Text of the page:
In early 2021, the California Senate introduced two bills related to reporting of greenhouse gas emissions (SB 260) and climate-related financial risk (SB 449). Both bills were amended as recently as April 2021.
SB 260 would require the State Air Resources Board, on or before January 1, 2023, to develop and adopt regulations requiring U.S.-based business entities with over $1 billion in total annual revenues and that do business in California to publicly disclose their greenhouse gas emissions. The bill would require disclosure of three types of emissions on an annual basis, beginning in 2024:
- Scope 1 emissions: all direct greenhouse gas emissions that stem from sources that a reporting entity owns or directly controls, regardless of location, including, but not limited to, fuel combustion activities.
- Scope 2 emissions: indirect greenhouse gas emissions from electricity purchased and used by a reporting entity, regardless of location.
- Scope 3 emissions: indirect greenhouse gas emissions, other than scope 2 emissions, from activities of a reporting entity that stem from sources that the reporting entity does not own or directly control and may include, but not be limited to, emissions associated with the reporting entity’s supply chain, business travel, employee commutes, procurement, waste, and water usage, regardless of location.
Reporting entities would need to have their disclosures independently verified by a State Board-approved third-party auditor with expertise in greenhouse gas emissions accounting.
SB 449 also is disclosure focused. The bill would require business entities with annual gross revenues of at least $500 million to prepare and publicly disclose an annual report, beginning in 2022, on climate-related financial risk. “Climate-related financial risk” is broadly construed to mean “material risk of harm to immediate and long-term financial outcomes due to climate change.” The report must also include the business entity’s measures adopted to reduce and adapt to climate-related financial risk. The report’s contents will be guided by the framework and disclosures in the Final Report of Recommendations of the Task Force on Climate-Related Financial Disclosures (June 2017).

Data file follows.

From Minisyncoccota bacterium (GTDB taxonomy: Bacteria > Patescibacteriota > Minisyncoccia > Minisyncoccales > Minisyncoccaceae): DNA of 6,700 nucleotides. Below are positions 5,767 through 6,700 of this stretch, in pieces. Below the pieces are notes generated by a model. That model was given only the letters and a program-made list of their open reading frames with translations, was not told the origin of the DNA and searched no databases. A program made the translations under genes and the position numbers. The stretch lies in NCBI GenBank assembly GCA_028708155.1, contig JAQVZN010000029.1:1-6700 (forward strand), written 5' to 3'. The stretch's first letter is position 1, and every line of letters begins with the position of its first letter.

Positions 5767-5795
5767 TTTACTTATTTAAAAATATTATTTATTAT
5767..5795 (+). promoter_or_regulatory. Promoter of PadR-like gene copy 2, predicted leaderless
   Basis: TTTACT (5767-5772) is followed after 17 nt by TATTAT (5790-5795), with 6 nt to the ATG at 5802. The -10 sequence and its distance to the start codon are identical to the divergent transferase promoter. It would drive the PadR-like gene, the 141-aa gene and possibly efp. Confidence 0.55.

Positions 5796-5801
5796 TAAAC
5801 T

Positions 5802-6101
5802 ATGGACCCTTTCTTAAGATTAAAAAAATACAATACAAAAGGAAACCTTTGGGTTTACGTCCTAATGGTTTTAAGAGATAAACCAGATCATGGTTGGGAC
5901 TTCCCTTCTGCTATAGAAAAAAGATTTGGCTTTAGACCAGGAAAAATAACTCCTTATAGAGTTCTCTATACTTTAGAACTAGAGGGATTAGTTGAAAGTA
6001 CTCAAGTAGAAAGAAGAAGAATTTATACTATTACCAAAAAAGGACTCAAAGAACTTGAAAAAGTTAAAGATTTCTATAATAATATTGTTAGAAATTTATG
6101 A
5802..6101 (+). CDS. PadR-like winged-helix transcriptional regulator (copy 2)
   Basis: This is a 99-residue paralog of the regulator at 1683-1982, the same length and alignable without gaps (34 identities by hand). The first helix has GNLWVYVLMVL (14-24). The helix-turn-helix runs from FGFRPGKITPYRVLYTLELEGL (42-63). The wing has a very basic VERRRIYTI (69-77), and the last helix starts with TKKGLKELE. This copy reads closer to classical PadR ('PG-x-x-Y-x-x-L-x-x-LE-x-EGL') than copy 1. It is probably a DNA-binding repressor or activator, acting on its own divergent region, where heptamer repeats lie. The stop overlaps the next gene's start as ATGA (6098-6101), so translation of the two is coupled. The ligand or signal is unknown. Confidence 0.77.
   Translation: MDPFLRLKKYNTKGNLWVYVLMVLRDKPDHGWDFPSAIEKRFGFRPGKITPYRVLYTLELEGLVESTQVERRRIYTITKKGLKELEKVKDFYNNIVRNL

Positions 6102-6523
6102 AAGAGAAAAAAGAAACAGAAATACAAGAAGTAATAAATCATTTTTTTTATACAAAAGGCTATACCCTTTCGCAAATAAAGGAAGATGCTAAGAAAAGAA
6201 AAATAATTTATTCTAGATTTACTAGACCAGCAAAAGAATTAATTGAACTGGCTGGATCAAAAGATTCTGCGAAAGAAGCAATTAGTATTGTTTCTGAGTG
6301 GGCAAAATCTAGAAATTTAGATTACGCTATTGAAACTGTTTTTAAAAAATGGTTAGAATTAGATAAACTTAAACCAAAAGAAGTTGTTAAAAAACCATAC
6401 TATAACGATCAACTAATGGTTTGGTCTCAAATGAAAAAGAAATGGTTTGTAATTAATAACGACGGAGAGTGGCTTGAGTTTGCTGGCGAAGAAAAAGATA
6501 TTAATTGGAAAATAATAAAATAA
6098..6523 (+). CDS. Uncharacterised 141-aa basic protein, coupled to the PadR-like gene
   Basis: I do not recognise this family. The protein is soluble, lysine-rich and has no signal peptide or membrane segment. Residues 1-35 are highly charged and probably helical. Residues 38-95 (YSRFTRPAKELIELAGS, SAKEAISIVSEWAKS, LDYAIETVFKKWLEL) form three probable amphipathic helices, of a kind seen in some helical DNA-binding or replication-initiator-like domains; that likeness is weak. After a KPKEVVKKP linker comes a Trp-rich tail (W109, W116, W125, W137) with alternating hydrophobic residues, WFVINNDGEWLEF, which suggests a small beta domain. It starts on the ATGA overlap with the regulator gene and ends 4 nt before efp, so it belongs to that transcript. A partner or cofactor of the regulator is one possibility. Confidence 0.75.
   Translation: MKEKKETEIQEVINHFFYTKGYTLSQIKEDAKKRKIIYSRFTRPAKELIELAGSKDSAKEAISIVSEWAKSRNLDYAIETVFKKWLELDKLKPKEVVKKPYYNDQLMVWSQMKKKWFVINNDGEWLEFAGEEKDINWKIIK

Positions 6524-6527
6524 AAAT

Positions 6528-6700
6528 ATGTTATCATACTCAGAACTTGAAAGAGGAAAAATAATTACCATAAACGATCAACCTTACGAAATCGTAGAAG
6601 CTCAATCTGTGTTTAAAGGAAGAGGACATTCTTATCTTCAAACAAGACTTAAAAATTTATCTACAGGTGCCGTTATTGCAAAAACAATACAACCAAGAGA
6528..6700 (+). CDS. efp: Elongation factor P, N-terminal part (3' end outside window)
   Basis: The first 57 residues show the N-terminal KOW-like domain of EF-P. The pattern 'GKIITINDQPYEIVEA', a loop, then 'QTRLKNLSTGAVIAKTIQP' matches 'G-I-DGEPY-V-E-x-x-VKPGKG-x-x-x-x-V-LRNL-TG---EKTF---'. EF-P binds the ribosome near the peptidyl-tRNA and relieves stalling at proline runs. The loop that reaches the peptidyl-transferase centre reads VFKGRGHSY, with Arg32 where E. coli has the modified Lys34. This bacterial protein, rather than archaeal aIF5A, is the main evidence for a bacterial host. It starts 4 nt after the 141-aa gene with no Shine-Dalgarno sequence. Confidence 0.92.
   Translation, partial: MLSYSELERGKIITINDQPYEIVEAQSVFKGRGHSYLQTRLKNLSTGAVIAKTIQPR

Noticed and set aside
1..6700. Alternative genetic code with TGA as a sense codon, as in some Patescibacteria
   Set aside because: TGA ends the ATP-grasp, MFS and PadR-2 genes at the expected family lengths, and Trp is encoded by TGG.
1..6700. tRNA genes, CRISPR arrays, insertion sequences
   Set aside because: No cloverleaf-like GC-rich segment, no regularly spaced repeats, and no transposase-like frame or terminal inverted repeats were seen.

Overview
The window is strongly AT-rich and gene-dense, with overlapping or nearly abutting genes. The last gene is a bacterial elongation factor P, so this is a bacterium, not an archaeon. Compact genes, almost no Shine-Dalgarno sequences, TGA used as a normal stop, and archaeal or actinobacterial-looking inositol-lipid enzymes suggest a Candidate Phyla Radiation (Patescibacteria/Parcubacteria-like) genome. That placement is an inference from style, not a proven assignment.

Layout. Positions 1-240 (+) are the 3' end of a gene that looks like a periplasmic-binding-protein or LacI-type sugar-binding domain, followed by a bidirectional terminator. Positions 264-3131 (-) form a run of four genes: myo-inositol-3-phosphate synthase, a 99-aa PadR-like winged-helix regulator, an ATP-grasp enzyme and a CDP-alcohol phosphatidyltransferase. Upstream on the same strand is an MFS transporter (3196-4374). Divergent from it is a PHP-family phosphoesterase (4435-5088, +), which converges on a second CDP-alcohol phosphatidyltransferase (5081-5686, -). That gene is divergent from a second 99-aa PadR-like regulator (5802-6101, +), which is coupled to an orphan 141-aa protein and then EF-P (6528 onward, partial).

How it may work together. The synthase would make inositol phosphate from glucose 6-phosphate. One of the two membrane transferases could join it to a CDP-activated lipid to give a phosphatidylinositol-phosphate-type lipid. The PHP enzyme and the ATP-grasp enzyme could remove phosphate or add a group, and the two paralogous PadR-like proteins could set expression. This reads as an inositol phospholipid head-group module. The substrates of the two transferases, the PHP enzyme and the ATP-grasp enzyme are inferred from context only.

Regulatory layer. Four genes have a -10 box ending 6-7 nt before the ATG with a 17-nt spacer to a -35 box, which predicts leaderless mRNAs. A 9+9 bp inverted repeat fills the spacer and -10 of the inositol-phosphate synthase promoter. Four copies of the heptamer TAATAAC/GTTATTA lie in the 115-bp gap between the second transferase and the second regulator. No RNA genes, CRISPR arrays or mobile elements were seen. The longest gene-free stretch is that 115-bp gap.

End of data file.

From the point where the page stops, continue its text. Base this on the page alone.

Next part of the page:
California’s proposed rules mandating environmental, social and corporate governance (ESG)-related disclosures would run contrary to Delaware’s voluntary disclosure approach. In 2018, Delaware adopted the Certification of Adoption of Transparency and Sustainability Standards Act, which allows business entities to become certified if they opt-in to adopting ESG principles and reporting and offers flexibility in selecting the standards that would guide the entity in assessing its ESG-related efforts.
In other recent ESG-related developments, on March 4, 2021, the Securities and Exchange Commission announced the creation of a Climate and ESG Task Force in the Commission’s Division of Enforcement. The Task Force will focus on identifying ESG-related misconduct, including due to “material gaps or misstatements in issuers’ disclosure of climate risks under existing rules.” At the same time, the SEC requested public comments on climate change disclosure in the form of responses to 15 questions on a wide range of topics. Viewed together with recent public statements by SEC staff, the SEC appears set to update its guidance on climate and other ESG-related disclosure and likely to propose expanded ESG disclosure requirements.
The California pieces of legislation, if enacted, could face some future hurdles. First, compliance with a patchwork of inconsistent regulations from various states and at the federal level will be difficult for business entities—and veers from the SEC’s stated goal of producing “consistent, comparable and reliable data” on climate change for investors (quoting a March 15, 2021 speech from then-Acting Chair of the SEC Allison Herren Lee). Second, the proposed legislation could be challenged on First Amendment grounds, similar to the litigation that ultimately led the D.C. Circuit Court in 2015 to hold that portions of the SEC’s rules on conflict minerals disclosure violated the First Amendment. It is worth noting that any future SEC mandatory disclosure rules on ESG matters may meet similar outcomes. Lastly, the California bills raise issues of federal preemption, if and to the extent they conflict with existing or eventual SEC rules on ESG disclosures.
This e-Bulletin was prepared by Shannon Treviño, Clinical Professor of Law and Director of the Transactional Lawyering Institute at Loyola Marymount University’s Loyola Law School. Ms. Treviño is a member of the Corporations Committee of the Business Law Section of the California Lawyers Association.